Luxembourg is set to pass gay marriage this summer.
If approved by parliament, gay couples could be finally walking down the aisle by the end of the year.
Justice Minister Félix Braz announced the news this week, saying he hoped it would be finally made law after years of delays.
Drawn up by the former government in 2010, the same-sex marriage draft law was due to be voted on late last year.
But following a change of government in October, the vote was postponed.
Same-sex couples have only been able to mark their union under a PACS – based on French civil unions – meaning they have less rights and are unable to jointly adopt children.
Luxembourg’s LGBT group Rosa Lëtzebuerg Asbl welcomed the news, saying marriage will finally be for ‘all of us’.
The group’s president Gabriele Schneider said they were ‘very happy’, saying they expected marriage equality to take years to pass.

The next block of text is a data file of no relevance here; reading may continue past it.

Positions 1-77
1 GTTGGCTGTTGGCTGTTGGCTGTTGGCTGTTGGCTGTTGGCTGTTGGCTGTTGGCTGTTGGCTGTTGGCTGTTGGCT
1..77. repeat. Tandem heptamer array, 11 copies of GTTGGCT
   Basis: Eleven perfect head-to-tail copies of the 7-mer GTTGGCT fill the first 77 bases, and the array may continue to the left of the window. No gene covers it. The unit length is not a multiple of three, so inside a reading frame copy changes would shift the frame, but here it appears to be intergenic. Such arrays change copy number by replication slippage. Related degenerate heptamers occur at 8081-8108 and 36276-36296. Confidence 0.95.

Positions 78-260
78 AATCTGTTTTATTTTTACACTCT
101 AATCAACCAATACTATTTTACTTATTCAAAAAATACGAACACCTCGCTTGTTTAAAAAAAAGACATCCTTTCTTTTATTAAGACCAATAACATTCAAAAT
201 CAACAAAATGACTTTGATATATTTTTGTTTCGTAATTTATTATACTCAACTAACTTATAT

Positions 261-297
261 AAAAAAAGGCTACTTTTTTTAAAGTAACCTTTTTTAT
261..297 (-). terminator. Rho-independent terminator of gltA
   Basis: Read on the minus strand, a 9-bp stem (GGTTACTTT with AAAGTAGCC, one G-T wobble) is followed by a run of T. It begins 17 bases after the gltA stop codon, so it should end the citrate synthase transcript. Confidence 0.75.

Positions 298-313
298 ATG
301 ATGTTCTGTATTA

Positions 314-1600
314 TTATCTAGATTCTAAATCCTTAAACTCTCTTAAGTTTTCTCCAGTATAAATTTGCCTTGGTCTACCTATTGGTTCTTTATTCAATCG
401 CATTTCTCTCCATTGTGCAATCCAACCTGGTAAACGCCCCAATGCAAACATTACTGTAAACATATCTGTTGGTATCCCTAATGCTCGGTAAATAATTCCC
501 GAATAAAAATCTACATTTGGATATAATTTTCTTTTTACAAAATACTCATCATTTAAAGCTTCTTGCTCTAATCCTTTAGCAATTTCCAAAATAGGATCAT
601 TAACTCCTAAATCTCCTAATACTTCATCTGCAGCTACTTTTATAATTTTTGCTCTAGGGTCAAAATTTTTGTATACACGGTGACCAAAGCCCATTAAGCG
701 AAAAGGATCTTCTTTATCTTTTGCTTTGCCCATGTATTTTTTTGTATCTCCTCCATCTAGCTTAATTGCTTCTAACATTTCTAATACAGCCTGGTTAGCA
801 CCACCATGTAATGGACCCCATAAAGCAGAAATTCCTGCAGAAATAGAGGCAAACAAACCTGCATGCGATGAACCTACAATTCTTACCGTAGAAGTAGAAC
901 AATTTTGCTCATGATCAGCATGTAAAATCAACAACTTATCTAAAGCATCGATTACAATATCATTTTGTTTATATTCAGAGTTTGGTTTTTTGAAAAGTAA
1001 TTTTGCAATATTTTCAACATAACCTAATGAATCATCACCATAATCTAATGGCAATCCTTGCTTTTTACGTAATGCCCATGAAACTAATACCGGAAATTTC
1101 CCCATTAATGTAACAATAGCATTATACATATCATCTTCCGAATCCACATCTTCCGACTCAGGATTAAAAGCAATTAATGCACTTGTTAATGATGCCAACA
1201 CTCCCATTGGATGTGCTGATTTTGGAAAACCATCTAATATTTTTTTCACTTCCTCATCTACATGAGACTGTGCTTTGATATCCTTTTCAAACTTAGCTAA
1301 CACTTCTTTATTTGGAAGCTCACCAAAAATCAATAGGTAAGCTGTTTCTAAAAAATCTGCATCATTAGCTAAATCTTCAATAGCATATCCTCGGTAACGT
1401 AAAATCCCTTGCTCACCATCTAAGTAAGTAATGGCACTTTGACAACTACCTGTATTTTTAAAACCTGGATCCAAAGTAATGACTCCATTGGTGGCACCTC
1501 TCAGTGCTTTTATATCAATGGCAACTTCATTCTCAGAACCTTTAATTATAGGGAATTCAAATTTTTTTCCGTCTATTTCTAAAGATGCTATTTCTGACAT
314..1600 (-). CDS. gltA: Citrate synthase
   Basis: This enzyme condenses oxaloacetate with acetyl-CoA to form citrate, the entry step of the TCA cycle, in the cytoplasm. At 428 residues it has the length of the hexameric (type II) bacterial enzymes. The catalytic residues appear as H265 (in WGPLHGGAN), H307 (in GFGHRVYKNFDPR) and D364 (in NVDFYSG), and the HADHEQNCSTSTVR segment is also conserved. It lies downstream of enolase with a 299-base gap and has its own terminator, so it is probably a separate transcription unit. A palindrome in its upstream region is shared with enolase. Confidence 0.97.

‘We are indeed very happy to see that it is one of the important points on the agenda of the government continuing working on the law and vote all the necessary steps to have filed it during the year 2014,’ she said.
‘That's a very much appreciated act of the new government and a big sign given by Luxembourg through the whole globe living solidarity in a modern society.’
While a small European nation, it is the first to have an openly gay Prime Minister and Deputy Prime Minister serving at the same time.
If approved, Luxembourg will be the 11th European country to recognize same-sex marriage.
It will follow Belgium, Denmark, France, Iceland, the Netherlands, Norway, Portugal, Spain, Sweden and the UK.
A survey conducted last year revealed 83% of people in Luxembourg support same-sex marriage.